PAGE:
To check the calibration of the receiver, whether it is high or low, the trimmer in shunt to C3 should be adjusted until a crystal-con trolled station of known high frequency is brought in, at the correct dial marking, with peaked tuning and maximum volume. If the broadcast-frequency service oscillator is accurately calibrated, it might be used in place of the broadcast station's signal which, however, is held within about 50 cycles by reason of the crystal-control. In this adjustment a test frequency of 1400 kc. should be used. Note that at this frequency the setting of the trimmer of C3 will be exceedingly critical.
Now comes the problem of balancing the oscillator to the R.F. and detector circuits so that perfect tracking will be obtained over the entire tuning range.
Tune the external broadcast-frequency test oscillator and the receiver both to 600 kc., then slowly increase or decrease the capacity of C4A, at the same time continuously tuning back and forth across the signal with the receiver tuning condenser gang. The output meter needle will now be swinging up and down in step with the variation in tuning. Watch the peak of this swinging closely and readjust C4A until the swinging needle reaches its highest peak.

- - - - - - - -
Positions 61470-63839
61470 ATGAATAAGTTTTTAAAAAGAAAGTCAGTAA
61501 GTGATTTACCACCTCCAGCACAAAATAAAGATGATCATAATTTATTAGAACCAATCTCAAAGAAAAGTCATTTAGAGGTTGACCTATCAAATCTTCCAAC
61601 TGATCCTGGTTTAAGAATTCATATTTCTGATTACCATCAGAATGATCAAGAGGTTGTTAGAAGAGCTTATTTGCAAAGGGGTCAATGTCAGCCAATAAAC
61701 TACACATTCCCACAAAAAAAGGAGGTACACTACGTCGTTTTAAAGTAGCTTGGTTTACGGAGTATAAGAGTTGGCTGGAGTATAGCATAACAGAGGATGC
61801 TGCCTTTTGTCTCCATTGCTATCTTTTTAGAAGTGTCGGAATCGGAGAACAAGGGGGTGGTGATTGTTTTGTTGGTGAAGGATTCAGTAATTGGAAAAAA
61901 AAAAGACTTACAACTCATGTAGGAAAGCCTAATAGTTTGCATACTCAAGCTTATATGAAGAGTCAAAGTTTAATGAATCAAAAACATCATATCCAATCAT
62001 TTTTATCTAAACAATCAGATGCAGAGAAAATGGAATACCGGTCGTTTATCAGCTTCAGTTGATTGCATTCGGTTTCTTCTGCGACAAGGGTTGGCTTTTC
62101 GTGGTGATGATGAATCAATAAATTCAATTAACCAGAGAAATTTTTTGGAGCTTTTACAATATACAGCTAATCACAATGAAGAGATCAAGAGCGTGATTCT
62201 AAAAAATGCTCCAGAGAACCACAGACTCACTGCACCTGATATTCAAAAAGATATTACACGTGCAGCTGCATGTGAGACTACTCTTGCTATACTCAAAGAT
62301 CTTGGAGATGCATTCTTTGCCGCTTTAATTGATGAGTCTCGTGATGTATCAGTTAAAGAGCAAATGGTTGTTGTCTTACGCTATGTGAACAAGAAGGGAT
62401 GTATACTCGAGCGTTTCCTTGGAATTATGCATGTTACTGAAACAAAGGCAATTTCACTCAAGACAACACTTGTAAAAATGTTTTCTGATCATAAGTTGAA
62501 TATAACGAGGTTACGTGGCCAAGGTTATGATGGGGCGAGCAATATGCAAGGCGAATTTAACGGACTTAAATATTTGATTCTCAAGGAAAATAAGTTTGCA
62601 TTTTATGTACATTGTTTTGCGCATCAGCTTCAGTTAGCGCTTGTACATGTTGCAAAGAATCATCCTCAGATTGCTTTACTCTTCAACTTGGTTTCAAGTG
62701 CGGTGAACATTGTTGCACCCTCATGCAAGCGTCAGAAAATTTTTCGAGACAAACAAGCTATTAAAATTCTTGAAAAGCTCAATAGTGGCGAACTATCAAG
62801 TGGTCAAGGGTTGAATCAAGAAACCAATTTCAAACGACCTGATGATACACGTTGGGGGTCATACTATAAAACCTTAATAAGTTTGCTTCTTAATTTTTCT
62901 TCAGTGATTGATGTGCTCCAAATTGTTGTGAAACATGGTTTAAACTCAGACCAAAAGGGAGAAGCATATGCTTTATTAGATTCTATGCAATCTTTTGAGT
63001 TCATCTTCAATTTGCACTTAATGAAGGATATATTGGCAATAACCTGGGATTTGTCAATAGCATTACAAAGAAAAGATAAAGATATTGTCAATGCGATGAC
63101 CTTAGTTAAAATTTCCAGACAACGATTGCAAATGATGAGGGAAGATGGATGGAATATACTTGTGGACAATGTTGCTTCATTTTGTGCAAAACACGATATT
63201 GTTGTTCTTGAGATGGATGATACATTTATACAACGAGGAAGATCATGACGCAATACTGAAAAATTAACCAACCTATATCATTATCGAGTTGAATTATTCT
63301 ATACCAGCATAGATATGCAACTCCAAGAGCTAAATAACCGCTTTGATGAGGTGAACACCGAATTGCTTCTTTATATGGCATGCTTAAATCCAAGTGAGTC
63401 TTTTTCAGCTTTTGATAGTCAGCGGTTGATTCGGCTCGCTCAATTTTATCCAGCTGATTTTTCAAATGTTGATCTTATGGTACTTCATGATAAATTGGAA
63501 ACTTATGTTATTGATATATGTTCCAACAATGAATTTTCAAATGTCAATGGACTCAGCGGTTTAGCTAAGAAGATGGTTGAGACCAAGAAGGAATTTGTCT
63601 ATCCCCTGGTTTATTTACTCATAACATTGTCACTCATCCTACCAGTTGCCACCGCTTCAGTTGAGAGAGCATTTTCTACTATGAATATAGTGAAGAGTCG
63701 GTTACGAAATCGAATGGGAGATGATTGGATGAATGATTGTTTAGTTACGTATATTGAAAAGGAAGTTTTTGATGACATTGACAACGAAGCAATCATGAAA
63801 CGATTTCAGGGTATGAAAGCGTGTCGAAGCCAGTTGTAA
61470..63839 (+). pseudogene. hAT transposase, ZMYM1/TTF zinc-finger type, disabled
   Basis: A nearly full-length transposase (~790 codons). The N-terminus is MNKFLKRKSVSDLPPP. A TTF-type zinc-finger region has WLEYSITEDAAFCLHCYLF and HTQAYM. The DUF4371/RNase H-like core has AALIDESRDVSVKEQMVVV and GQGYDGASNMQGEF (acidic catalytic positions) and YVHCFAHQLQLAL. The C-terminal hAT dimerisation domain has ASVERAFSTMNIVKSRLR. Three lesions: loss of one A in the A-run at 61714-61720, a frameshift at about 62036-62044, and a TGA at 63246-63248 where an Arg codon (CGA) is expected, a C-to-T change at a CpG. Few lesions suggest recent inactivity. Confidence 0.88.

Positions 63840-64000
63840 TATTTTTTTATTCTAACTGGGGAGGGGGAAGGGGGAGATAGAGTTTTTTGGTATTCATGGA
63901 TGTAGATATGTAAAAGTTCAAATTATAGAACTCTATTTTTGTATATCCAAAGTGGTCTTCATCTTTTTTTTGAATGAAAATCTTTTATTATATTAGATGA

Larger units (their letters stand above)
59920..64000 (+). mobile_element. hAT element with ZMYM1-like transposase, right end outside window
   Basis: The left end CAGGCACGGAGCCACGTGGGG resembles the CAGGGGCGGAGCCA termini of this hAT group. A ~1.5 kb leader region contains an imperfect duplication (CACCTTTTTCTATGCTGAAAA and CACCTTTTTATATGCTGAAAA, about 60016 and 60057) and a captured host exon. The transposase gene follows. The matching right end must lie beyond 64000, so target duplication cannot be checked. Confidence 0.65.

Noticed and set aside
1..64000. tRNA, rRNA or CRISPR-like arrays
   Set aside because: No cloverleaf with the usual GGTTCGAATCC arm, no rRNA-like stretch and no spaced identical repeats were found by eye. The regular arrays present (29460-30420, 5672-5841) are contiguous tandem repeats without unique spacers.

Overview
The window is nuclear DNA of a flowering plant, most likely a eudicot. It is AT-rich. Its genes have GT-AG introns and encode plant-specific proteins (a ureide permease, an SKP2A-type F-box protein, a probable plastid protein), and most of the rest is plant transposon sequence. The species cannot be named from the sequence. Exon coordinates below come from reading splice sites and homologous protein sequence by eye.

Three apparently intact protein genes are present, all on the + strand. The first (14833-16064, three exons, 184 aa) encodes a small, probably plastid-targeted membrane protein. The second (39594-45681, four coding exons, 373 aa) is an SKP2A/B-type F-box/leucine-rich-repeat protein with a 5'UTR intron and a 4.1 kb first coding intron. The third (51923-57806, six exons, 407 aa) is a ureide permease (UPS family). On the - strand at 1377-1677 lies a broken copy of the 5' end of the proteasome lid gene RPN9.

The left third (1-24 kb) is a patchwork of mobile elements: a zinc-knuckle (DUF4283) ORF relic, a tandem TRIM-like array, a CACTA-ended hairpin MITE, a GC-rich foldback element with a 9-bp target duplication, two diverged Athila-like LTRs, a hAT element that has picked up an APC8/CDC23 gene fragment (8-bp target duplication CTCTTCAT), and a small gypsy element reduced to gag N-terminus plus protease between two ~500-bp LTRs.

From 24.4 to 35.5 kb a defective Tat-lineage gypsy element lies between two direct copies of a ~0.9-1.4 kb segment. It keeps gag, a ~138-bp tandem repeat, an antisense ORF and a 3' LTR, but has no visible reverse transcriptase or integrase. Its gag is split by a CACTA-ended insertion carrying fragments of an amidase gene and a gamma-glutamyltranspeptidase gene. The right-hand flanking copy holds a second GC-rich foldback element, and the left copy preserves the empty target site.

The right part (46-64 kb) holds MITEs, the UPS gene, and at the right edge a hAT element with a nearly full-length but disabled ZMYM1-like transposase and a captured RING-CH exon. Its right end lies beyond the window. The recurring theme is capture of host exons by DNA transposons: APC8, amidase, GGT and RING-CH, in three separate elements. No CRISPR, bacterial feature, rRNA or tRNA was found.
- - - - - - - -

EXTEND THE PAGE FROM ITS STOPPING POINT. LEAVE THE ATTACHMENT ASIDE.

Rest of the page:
Retune the receiver and broadcast-frequency service oscillator to 1400 kc. and re-check the trimmer of C3 to make sure that the adjustment of C4A has not thrown the receiver out of calibration. Should this have occurred, readjust the trimmer of C3 until the calibration is correct, and then check on the trimmers of C2 and C1 to make sure that the adjustment of C4A has not reduced the sensitivity.
Schematic circuit, Clarion "Replacement" Chassis, Model AC-160 A.V.C. Superheterodyne. Condenser C17 is 0.05-mf.
Posted September 15, 2015
Radio Service Data Sheets
These schematics, tuning instructions, and other data are reproduced from my collection of vintage radio and electronics magazines. As back in the era, similar schematic and service info was available for purchase from sources such as SAMS Photofacts, but these printings were a no-cost bonus for readers.